Monday, June 4, 2012

Happy Birthday to the woman who wore peach nail polish

...slightly faded peach nail polish on both hands...

That is what the autopsy report read. It came last week. Finally. After 11 years. I wept, and the heaviness of grief took hold of my throat.

I remember her peach nail polish. She loved peach. I hated it.  She loved fur coats. I detested them. She ate meat for every meal. I became a vegetarian at age 7.  She loved fine dining and elegant ballroom gowns. I loved eating veggie burgers at hippie joints and wore mostly white tanks and torn jeans.  She kept an impeccably clean home. My children's toys were impossible to keep in the toy box and I adored their crayon-drawn photos of "me and mommy" on my walls.  She felt breasts were not for public consumption, and all my babies had anytime-access to my breasts for years after birth.

We could not possibly have been more different.

Today is my dead mother's birthday.

She died far too young, far too suddenly, and far too traumatically. I watched them resuscitating her in the emergency room at my favorite hospital in town. Slow motioned chaos, confusion, fear, desperation. I wasn't ready for her to die yet. We had to come to an agreement, first, on our many disagreements. It was Halloween night.

For four long days, she lived on machines, tubes delivering her means of survival.  Until we said no more.

There is a time in all our lives when we realize that this very moment in which we exist is a game-changer. I would never get to tell her that I was sorry we didn't understand each other in the way a mother and daughter should. She would never get to tell me how proud she felt seeing me graduate, the first in our family to complete college and go on to graduate studies to eventually become "Dr. Cacciatore."  I wonder, often, what she'd have thought of that.  We never had a chance to agree to disagree about eating animals, and feeding the poor, and breastfeeding, and fur coats.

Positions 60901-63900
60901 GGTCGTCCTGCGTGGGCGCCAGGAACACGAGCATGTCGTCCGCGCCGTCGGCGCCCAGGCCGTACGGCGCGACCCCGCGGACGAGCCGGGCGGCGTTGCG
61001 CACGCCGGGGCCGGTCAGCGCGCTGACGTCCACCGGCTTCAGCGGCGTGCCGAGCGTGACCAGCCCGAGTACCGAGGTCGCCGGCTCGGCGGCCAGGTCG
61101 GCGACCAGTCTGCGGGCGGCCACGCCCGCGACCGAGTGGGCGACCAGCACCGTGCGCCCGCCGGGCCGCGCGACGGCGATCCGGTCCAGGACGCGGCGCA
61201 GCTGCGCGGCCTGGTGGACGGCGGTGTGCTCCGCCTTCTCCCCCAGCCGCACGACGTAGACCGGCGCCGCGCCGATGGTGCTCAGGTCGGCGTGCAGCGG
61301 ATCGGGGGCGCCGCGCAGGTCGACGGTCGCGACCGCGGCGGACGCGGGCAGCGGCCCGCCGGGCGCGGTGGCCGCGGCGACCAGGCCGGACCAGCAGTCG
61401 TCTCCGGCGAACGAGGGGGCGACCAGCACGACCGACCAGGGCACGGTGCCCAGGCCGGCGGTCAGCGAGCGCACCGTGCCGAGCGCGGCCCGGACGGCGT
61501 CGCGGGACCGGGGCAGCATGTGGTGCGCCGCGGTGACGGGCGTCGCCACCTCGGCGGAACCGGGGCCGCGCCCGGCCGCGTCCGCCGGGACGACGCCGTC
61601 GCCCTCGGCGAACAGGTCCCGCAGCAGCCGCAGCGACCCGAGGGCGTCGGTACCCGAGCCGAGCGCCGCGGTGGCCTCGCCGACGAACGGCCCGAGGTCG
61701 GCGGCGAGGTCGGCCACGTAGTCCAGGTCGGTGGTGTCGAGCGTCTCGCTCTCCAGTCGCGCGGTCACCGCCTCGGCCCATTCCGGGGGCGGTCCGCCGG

I love and miss my beautiful mother very much.  With all our differences and disagreements and frustrations, I love and miss her. I hope she is with Chey, wherever that is... I hope.

And oh, the things I would do and say now if only I could...

Josephine Cacciatore- Happy Birthday to you. Happy Birthday to you. I love you with all my heart and I miss you and my children miss you too.  I wish you could've seen them grow up.

I wish you could've seen me grow up too.

Your daughter,


The soul still sings in the darkness telling of the beauty she found there; and daring us not to think that because she passed through such tortures of anguish, doubt, dread, and horror, as has been said, she ran any the more danger of being lost in the night. Nay, in the darkness did she, rather, find herself.

--St. John, Dark Night of the Soul

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